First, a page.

A break from cake and sweet things today. Since it’s Easter Sunday you may well have had enough sugar already!
This is part two of my three part series about my too-long-unblogged Easter trip to Paris in 2011. Check out part one with my Laduree in Paris visit.
Away from my blog, one of my passions is literature and history of the first half of the twentieth century. I love books, film adaptations and documentaries especially those covering from 1920 to the 1950s.
Simone de Beauvoir and John Paul Sartre were amongst a group of Parisian intellectuals known as the Existentialists who found literary recognition from the 1940s onwards.
Dining at La Coupole
La Coupole on the Boulevard Montparnasse is one of Paris’s most famous brasseries. With the original Art Deco interior intact it has changed little since de Beauvoir’s time.
From Josephine Baker to Jane Birkin, French celebrities have long frequented La Coupole, the restaurant website even has a list of celebrities at La Coupole saying who used to order what and sometimes which were their favourite tables!
Our corner was an ideal people watching spot. According to La Coupole’s website we were close to de Beauvoir and Sartre’s favourite table 149, sat at the same angle but in the next block. Sartre apparently enjoyed watching the ladies tending the cloakroom from his table.
Simone would order a hot chocolate and sit on the terrace at La Coupole whilst working. In keeping with this, our dining neighbours were single diners engrossed in their laptops (one having a Skype chat whilst he ate).
To review the food this far on would be absurd – as you can see we enjoyed a traditional French brasserie set menu of pate, steak tartare and Iles Flottantes for around 33 euros. All good.
A la carte main dishes cost up to 36 euros and seafood platters costing over 100 euros are available. However the greatest draw at La Coupole is the atmosphere. We secured a table late on a Wednesday without booking – although it was very busy.
Le Jardin du Luxembourg
De Beauvoir and Sartre walked frequently in Le Jardin du Luxembourg. Similar in size to Kensington Gardens, Parisians with young children can enjoy a series of adventure playgrounds. We were (briefly) wistful that Ted wasn’t with us.
Like the beach at Cannes, painted metal framed chairs are dotted around to sit on. It’s like being able to move a park bench to sit wherever you wish! Radio controlled boats buzz on the pond in front of the Palais du Luxembourg.
St Germain de Pres
Within walking distance is St Germain de Pres. The main square is named after de Beauvoir and Sartre in tribute to times they spent at nearby Cafe de Flore and Les Deux Magots.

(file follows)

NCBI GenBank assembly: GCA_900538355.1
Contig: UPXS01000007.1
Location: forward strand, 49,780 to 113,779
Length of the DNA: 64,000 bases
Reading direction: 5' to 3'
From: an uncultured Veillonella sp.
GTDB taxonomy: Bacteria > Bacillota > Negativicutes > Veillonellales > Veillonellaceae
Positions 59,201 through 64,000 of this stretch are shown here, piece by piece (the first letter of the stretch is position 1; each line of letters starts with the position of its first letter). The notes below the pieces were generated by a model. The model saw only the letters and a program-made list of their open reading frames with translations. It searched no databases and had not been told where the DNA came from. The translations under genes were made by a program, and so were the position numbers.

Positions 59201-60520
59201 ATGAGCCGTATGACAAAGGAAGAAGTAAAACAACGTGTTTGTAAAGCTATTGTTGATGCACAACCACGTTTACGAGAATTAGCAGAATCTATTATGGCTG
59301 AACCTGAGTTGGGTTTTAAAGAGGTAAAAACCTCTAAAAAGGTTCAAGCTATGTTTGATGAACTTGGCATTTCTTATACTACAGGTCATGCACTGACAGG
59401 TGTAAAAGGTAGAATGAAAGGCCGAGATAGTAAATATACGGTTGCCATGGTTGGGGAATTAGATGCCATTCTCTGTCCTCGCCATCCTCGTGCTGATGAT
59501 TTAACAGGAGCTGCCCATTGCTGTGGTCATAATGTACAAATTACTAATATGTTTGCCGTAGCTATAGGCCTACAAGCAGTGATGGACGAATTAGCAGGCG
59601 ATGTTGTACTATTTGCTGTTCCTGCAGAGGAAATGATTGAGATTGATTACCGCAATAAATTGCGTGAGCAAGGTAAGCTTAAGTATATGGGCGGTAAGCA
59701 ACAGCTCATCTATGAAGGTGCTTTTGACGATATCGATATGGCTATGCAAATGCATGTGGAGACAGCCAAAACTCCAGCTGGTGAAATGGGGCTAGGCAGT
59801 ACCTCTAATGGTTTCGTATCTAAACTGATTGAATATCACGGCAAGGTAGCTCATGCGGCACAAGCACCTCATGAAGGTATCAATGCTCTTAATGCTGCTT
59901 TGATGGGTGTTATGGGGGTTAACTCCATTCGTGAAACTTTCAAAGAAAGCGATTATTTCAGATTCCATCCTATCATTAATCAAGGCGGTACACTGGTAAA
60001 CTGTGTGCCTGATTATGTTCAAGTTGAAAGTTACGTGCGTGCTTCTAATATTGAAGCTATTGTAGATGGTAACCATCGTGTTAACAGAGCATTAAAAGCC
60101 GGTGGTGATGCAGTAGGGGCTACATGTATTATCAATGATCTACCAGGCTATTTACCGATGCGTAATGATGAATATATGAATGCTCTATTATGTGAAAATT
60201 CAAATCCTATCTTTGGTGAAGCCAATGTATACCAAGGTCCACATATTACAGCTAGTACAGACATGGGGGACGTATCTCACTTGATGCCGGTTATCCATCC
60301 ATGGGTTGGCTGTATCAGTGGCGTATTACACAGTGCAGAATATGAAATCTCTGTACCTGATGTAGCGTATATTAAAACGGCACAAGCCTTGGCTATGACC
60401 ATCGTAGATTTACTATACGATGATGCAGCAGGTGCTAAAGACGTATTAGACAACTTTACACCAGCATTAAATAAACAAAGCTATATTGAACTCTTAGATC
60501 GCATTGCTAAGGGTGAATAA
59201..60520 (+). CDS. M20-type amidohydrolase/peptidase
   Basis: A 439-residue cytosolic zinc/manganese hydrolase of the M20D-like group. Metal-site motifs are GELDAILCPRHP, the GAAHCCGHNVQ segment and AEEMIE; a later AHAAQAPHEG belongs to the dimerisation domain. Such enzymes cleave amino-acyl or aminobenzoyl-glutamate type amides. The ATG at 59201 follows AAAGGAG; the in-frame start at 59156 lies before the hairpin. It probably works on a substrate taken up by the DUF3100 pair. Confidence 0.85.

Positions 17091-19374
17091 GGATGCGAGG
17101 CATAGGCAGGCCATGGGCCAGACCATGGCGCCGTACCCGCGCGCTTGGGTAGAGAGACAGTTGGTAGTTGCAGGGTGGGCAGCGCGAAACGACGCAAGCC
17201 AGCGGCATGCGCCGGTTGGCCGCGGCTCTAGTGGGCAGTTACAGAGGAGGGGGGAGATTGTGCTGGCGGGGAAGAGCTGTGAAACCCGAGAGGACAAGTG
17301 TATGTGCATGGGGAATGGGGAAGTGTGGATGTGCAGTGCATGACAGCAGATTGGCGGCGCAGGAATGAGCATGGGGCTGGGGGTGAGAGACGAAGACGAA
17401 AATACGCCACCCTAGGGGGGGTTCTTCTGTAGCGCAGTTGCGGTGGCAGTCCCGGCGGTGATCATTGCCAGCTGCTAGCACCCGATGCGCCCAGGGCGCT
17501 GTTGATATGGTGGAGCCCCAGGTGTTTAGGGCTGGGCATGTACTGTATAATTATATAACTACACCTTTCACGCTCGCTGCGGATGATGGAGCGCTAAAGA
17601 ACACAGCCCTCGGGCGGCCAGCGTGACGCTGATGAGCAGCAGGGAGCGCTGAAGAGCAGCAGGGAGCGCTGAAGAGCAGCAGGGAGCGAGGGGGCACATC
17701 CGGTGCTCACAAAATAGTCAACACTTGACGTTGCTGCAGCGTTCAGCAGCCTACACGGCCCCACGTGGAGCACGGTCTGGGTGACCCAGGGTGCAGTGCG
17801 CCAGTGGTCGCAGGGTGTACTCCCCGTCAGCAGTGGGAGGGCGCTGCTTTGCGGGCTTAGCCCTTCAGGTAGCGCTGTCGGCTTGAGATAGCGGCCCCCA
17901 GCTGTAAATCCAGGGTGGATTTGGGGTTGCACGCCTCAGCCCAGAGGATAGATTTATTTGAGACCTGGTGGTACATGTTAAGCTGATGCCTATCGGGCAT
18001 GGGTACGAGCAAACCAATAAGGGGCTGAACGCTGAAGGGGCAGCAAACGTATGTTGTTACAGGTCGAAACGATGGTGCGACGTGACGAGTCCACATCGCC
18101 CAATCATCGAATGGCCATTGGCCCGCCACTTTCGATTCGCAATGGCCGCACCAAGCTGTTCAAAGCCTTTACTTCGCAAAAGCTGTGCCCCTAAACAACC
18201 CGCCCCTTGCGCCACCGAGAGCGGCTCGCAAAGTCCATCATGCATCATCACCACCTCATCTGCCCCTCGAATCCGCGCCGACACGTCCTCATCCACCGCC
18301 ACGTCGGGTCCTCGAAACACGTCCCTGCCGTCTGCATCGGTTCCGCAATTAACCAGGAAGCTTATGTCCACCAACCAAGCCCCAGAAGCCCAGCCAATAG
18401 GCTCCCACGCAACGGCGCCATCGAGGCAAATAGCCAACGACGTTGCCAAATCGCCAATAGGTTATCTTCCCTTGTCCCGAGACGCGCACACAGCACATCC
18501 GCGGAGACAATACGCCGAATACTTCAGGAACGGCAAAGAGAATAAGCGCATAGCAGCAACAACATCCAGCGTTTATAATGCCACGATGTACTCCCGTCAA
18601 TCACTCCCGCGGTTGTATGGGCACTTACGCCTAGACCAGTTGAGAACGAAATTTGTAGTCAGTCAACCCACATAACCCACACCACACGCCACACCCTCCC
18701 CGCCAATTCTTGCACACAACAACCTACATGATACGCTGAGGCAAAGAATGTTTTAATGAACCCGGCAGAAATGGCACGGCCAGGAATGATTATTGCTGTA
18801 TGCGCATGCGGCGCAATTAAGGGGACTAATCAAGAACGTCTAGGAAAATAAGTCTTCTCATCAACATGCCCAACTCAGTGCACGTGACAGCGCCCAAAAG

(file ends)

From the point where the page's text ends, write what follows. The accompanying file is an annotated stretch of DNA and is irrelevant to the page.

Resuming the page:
Regrettably we didn’t have time to stop here as we were on a mission to visit Laduree!
La Rotonde, Montparnasse
La Rotonde, Boulevard Montparnasse lies below Simone de Beauvoir’s childhood flat. She used to hide there when playing truant from school!
On scarlet banquette seating, we enjoyed hustle and bustle through open windows onto the street. Despite enjoying our meal immensely, the happy memories are sadly eclipsed by us both being horribly ill during the following twelve hours. I will spare you the details but just say it was a huge pity to lose the middle day of our trip stuck in our hotel room.
Visiting Montparnasse Cemetery
Finally, in the Cimitiere Montparnasse we paid our respects at the joint grave of de Beauvoir and Sarte. Never married, not always partners in the sexual sense, they were soul mates until their twilight years. Simone outlived Sartre by around six years and was distraught by his absence. They were reunited when Simone died in 1986.
Also at Montparnasse, a decorated shrine around the grave of Serge Gainsbourg was as much a focus here as Jim Morrison’s grave is at Pere Lachaise. Tucked away against the outer walls close to the entrance, de Beauvoir and Sartre’s memorial is clearly visited by many with posies of flowers and lit candles but less of a spectacle.
Simone de Beauvoir – recommended reading
Simone de Beauvoir is best known for her feminist work The Second Sex however I preferred her novels and autobiographies. There also exists volumes of letters between herself and Sartre although I’ve not read these.
Having written my university thesis on Simone de Beauvoir I read most of her books 20 years ago but my recommended reading would be:
She Came to Stay – semi autobiographical novel based on Sartre and de Beauvoir’s love triangle with a female student.
Memoirs of a Dutiful Daughter and The Prime of Life – parts 1 and 2 of de Beauvoir’s 4 part autobiography.
The Woman Destroyed – a trilogy of novellas in one volume each exploring the lives of three middle aged women who find themselves in crisis for various reasons.
A Very Easy Death – a short volume about de Beauvoir’s experience caring for her dying mother.
If you’d like to read something with the same feel but less philosophical, I heartily recommend Suite Francais by Irene Nemirovsky, a fictitious account of several households of Parisians fleeing the city as the Nazis take control.